Steve Jurvetson: Deep Learning

black_boxbeyond_engineeringDeep Learning: Intelligence from Big Data
Sep 16, 2014
Stanford Graduate School of Business
vlabvideos
https://www.youtube.com/watch?v=czLI3oLDe8M

A machine learning approach inspired by the human brain, Deep Learning is taking many industries by storm. Empowered by the latest generation of commodity computing, Deep Learning begins to derive significant value from Big Data. It has already radically improved the computer’s ability to recognize speech and identify objects in images, two fundamental hallmarks of human intelligence.

Industry giants such as Google, Facebook, and Baidu have acquired most of the dominant players in this space to improve their product offerings. At the same time, startup entrepreneurs are creating a new paradigm, Intelligence as a Service, by providing APIs that democratize access to Deep Learning algorithms.

Moderator
Steve Jurvetson, Partner, DFJ Ventures

Panelists
Adam Berenzweig, Co-founder and CTO, Clarifai
Naveen Rao, Co-founder and CEO, Nervana Systems
Elliot Turner, Founder and CEO, AlchemyAPI
Ilya Sutskever, Research Scientist, Google Brain

19:24 Subsystem inscrutability. Black box.

20:04 Beyond Engineering
Danny Hillis, The Pattern on the Stone: “The greatest achievement of our technology may well be the creation of tools that allow us to go beyond engineering–that allow us to create more than we can understand”

33:40 Convolutional Neural Networds

34:10 current deep learning model: recognizes 10,000 categories (classes).
average adult: 90,000 words (in English, not counting personal names)

1:09:00 we can propagate a signal with almost 0 loss. Biology can’t.
Will AI look like human intelligence? The underlying structure is different (substrate: silicon vs. neurons). With constraints, AI’s behavior will look however we want.

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http://www.npr.org/sections/alltechconsidered/2014/02/20/280232074/deep-learning-teaching-computers-to-tell-things-apart

state of the art in reverse image search (01/01/2015):
the original (and only) source of the following image is placed low in results:
https://1-ps.googleusercontent.com/sxk/rMkKc5ekI1lndxMkjJEGNPjM35/www.edsurge.com/d3e7x39d4i7wbe.cloudfront.net/uploads/photo/image/1878/x1-1419622484.jpg.pagespeed.ic.z4DSB56envp7OAryUx7p.png

Big Data has spawned a cult of infallibility

Forget YOLO: Why ‘Big Data’ Should Be The Word Of The Year
by Geoff Nunberg
December 20, 2012
http://www.npr.org/2012/12/20/167702665/geoff-nunbergs-word-of-the-year-big-data

Whatever the sticklers say, data isn’t a plural noun like “pebbles.” It’s a mass noun like “dust.”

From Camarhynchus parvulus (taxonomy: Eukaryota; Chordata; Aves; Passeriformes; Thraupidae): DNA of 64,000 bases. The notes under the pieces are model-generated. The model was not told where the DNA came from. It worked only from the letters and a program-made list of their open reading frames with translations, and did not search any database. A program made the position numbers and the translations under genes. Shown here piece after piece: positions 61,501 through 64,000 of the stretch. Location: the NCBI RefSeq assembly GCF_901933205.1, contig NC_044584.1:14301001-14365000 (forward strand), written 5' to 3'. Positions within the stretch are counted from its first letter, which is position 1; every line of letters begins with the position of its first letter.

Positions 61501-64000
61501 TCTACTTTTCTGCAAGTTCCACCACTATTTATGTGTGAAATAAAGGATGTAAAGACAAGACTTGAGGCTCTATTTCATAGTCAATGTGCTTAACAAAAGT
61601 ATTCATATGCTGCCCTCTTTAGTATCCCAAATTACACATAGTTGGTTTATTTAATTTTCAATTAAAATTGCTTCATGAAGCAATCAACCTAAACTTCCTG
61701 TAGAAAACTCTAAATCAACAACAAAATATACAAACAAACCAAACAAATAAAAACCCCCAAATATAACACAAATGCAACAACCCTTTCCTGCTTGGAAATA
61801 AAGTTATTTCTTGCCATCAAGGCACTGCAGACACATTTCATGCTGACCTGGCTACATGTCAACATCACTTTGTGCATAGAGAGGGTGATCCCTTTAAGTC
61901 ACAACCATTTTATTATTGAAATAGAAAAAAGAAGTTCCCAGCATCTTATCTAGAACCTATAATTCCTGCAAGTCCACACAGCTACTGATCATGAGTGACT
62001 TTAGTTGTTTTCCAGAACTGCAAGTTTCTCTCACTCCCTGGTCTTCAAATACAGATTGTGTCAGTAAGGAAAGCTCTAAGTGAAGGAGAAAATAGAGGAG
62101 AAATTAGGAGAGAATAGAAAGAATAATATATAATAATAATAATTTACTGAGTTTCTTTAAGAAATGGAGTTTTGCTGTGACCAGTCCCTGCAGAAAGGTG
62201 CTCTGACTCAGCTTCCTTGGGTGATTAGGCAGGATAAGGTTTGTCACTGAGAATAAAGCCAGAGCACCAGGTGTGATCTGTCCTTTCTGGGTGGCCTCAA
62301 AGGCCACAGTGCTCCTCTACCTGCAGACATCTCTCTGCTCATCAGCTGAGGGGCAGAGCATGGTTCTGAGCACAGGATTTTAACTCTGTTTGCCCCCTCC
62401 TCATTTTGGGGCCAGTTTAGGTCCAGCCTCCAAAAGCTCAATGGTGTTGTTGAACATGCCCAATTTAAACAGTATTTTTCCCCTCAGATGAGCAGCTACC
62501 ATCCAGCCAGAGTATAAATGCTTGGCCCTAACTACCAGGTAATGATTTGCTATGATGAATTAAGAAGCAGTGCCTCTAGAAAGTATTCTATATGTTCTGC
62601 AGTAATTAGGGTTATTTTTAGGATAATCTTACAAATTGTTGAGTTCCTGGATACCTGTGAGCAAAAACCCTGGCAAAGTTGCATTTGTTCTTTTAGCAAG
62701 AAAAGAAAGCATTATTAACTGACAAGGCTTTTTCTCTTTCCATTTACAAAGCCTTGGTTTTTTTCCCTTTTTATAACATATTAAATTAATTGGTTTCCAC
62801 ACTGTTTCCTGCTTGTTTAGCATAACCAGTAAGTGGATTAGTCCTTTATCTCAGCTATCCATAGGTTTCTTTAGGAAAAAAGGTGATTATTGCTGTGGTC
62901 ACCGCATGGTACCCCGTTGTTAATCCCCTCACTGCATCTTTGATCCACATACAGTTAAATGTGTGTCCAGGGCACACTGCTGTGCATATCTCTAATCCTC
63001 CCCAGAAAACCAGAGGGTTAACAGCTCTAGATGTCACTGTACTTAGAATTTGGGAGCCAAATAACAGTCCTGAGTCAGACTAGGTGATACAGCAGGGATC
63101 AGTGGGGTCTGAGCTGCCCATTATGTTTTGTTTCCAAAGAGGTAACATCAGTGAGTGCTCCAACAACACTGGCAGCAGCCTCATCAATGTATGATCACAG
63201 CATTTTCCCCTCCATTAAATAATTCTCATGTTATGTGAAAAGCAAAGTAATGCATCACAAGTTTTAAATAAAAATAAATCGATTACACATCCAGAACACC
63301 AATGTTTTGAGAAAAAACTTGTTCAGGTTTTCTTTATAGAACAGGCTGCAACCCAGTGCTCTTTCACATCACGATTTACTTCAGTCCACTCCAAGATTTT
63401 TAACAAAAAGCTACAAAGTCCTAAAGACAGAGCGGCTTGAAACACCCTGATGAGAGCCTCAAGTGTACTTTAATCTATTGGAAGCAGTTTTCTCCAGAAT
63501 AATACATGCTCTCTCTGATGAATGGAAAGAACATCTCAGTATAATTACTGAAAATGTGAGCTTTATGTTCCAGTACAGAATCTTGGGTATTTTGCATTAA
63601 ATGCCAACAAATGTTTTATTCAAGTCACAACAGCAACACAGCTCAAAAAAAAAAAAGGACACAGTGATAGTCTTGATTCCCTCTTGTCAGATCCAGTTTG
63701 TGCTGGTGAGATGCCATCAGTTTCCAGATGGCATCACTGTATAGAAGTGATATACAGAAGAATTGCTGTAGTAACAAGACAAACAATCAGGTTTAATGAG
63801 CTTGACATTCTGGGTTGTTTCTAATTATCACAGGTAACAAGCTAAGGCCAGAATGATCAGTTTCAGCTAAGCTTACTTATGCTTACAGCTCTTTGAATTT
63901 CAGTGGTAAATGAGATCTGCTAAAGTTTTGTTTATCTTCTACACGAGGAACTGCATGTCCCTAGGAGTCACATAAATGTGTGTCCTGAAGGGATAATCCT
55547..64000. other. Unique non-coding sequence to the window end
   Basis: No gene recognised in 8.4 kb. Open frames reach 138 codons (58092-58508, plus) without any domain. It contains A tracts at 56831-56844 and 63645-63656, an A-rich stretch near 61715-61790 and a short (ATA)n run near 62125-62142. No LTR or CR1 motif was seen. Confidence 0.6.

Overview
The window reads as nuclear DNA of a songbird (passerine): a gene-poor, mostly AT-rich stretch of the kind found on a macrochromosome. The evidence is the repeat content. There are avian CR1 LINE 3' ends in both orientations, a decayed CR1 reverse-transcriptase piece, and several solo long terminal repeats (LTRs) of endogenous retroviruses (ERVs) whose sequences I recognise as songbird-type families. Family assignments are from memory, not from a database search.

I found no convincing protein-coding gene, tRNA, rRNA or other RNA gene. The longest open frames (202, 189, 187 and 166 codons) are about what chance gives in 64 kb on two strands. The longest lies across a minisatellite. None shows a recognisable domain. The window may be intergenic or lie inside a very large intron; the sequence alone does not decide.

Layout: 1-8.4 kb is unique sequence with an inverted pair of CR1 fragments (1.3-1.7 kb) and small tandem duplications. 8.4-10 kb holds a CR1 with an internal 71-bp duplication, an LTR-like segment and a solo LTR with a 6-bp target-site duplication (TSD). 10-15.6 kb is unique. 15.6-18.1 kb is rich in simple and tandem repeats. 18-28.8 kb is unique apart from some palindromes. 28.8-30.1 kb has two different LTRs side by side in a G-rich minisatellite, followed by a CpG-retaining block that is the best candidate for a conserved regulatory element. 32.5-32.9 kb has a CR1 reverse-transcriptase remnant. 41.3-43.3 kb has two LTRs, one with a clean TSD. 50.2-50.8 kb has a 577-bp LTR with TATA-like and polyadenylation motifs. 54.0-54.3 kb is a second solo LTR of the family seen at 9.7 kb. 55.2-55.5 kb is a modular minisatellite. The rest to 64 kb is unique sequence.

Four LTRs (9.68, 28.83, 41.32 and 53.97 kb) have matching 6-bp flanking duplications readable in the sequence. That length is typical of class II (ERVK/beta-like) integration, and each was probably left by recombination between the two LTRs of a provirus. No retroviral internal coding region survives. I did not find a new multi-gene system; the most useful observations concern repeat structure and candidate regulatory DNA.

It’s only when all those little chunks are aggregated that they turn into Big Data; then the software called analytics can scour it for patterns

You idly click on an ad for a pair of red sneakers one morning, and they’ll stalk you to the end of your days.
It makes me nostalgic for the age when cyberspace promised a liberating anonymity.
I think of that famous 1993 New Yorker cartoon by Peter Steiner: “On the Internet, nobody knows you’re a dog.
Now it’s more like, “On the Internet, everybody knows what brand of dog food you buy.”

In some circles, Big Data has spawned a cult of infallibility — a vision of prediction obviating explanation and math trumping science.
In a manifesto in Wired, Chris Anderson wrote, “With enough data, the numbers speak for themselves.”

The trouble is that you can’t always believe what they’re saying.
When you’ve got algorithms weighing hundreds of factors over a huge data set, you can’t really know why they come to a particular decision or whether it really makes sense.

When I was working with systems like these some years ago at the Xerox Palo Alto Research Center, we used to talk about a 95 percent solution.
So what if Amazon’s algorithms conclude that I’d be interested in Celine Dion’s greatest hits, as long as they get 19 out of 20 recommendations right?
But those odds are less reassuring when the algorithms are selecting candidates for the no-fly list.

I don’t know if the phrase Big Data itself will be around 20 years from now, when we’ll probably be measuring information in humongobytes.
People will be amused to recall that a couple of exabytes were once considered big data, the way we laugh to think of a time when $15,000 a year sounded like big money.
But 19 out of 20 is probably still going to be a good hit rate for those algorithms, and people will still feel the need to sort out the causes from the correlations — still asking the old question, what are patterns for?

related:
https://franzcalvo.wordpress.com/2014/08/18/weighing-brain-activity-with-the-balance

May 14, 2012
https://franzcalvo.wordpress.com/2015/03/09/algorithms-extending-the-power-of-the-human-mind

June 7, 2015
https://franzcalvo.wordpress.com/2015/06/09/algorithms-some-natural-neutral-world